On January 25th, an Egyptian cartoonist was arrested for posting a video tribute to the country’s rebellion during the Arab Spring in 2011. Ashraf Hamdi published his video on social media on the tenth anniversary of the first mass demonstrations in Egypt. These demonstrations played a key role in overthrowing President Hosni Mubarak, who had ruled the country for 30 years. Now, human rights groups are demanding Hamdi’s freedom, condemning Egypt’s long history of oppressing media freedoms.
Hamdi posted his tribute on his YouTube channel, Egyptoon, which has over 3 million subscribers. The video was a short cartoon dedicated to the “heroes” of Mohamed Mahmoud street in central Cairo, where several protesters were killed in November 2011. Hamdi announced on his Facebook page that he was being arrested shortly after the video was posted. In an interview with Reuters on the 25th, two security forces confirmed that Hamdi was taken from his home and detained early that morning, facing charges of abusing social media sites and distributing false news. Authorities have not commented on the arrest.
Gamal Eid, Director of the Arabic Network for Human Rights Information, released a statement demanding Hamdi be freed immediately. “We hope that the public prosecutor will rush to stop this crime,” he said, adding, “His arrest in such a manner on the anniversary of the Egyptian revolution against police practices clearly indicates that the police has not changed and that such an approach is an inherent characteristic of the police apparatus in Egypt. So will the public prosecutor take action and assume his role in protecting the law and the freedoms of citizens?”
Media watchdog Reporters Without Borders (R.S.F.) also condemned the attack, arguing that press freedom in Egypt is at its lowest point. Sabrina Bennoui, head of R.S.F.’s Middle East desk, said, “Journalists can no longer say what they think and have no choice but to repeat the official line or risk being jailed for threatening the state’s stability.”
Hamdi’s case is one in a pattern of media repression in Egypt. Since January 2014, over 100 journalists have been exposed to arbitrary arrest or incarceration. This repression impedes democracy and poses a threat to civil liberties. Authorities must be held accountable for the unmotivated arrests and detained journalists should be released instantly.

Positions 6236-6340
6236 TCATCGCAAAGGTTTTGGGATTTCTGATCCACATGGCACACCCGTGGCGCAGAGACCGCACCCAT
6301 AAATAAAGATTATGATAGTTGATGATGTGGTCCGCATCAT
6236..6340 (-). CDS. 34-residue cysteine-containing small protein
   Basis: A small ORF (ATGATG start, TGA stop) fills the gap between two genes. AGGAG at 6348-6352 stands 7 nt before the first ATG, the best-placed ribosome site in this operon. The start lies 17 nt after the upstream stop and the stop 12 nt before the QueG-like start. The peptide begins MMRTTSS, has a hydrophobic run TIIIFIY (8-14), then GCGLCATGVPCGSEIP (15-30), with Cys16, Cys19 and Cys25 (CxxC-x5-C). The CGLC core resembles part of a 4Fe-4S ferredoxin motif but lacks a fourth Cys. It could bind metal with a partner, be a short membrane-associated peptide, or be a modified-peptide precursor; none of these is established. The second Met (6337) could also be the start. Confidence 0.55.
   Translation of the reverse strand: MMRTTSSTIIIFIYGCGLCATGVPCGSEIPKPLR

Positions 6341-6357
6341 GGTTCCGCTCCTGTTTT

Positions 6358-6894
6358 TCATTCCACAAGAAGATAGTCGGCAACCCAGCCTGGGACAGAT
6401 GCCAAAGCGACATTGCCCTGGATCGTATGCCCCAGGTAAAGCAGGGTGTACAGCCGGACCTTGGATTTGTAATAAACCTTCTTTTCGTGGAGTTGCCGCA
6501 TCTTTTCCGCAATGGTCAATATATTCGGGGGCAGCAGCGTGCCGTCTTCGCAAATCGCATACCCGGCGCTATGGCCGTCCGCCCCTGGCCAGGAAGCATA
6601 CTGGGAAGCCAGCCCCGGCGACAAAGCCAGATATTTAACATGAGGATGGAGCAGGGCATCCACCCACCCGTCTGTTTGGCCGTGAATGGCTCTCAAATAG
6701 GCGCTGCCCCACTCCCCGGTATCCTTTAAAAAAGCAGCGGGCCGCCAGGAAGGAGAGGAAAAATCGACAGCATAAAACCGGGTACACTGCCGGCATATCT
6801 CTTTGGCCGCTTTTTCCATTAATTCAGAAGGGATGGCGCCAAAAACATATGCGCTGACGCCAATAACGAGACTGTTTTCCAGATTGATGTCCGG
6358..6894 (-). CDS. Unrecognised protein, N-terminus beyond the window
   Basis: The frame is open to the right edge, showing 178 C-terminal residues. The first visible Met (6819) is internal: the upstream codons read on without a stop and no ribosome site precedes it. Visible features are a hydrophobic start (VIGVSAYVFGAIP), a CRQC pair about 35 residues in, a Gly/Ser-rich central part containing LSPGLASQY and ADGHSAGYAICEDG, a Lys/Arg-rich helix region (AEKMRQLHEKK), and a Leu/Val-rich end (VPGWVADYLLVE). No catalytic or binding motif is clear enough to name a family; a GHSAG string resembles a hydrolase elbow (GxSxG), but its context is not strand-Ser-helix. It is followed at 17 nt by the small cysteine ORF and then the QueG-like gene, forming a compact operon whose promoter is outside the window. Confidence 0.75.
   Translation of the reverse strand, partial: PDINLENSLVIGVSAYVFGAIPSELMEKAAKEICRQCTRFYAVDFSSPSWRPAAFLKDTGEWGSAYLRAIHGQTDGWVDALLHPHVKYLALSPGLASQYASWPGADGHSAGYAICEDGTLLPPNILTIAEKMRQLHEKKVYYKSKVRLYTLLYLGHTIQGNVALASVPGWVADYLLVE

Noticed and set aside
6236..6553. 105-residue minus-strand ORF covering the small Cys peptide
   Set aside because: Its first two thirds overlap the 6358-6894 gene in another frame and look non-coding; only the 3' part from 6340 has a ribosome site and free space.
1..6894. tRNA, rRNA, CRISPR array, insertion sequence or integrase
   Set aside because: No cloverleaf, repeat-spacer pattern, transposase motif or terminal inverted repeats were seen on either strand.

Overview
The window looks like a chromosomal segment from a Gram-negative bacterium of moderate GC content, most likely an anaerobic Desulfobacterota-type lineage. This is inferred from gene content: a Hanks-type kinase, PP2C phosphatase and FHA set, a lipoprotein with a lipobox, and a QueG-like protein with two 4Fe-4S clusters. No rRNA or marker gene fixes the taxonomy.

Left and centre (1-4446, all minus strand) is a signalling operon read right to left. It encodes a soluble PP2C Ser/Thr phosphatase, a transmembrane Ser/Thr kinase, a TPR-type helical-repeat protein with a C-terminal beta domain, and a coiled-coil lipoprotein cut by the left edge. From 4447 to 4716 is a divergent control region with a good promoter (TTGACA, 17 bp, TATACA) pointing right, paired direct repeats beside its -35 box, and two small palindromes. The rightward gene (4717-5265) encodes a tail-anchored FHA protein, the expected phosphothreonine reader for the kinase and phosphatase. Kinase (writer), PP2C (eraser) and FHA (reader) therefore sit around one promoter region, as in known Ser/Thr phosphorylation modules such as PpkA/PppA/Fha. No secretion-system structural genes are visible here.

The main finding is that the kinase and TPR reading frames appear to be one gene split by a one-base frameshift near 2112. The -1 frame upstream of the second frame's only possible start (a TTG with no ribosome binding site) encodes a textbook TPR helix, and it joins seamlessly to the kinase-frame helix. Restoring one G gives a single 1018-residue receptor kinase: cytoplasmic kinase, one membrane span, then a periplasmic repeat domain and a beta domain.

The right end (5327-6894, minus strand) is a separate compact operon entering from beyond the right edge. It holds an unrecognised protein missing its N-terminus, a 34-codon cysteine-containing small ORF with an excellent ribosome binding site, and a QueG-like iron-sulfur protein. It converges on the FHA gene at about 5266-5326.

Egypt has a long history of forcing its citizens to comply with the values of the government. When the Arab Spring broke out in 2011, protesters in Egypt joined the uprising, hoping a democratic country would bring them a brighter future. The demonstrations were successful, and the masses managed to overthrow President Mubarak and his regime. However, the peace did not last long. In 2013, Abdel Fattah al-Sisi organized a military coup against Mohamed Mursi, the country’s first democratically-elected president. al-Sisi became president in 2014, and political dissent has characterized the country ever since.
In response to the anniversary of the 2011 uprisings, al-Sisi stressed the importance of order and development, arguing that his regime has managed to enforce stability out of the Arab Spring’s turmoil. In a speech on the 25th, he spoke to the “youth of Egypt,” saying, “[Your] nation is looking to your youthful arms and truthful efforts to complete the path of reform, construction and development.”
Freedom of the media is a significant pillar of democracy; all regimes must be subject to criticism. Freedom of the press and freedom of speech are human rights that must be enforced and verified by legal institutions. Ashraf Hamdi and the people of Egypt deserve the right to express their opinions, no matter the leadership of their country.
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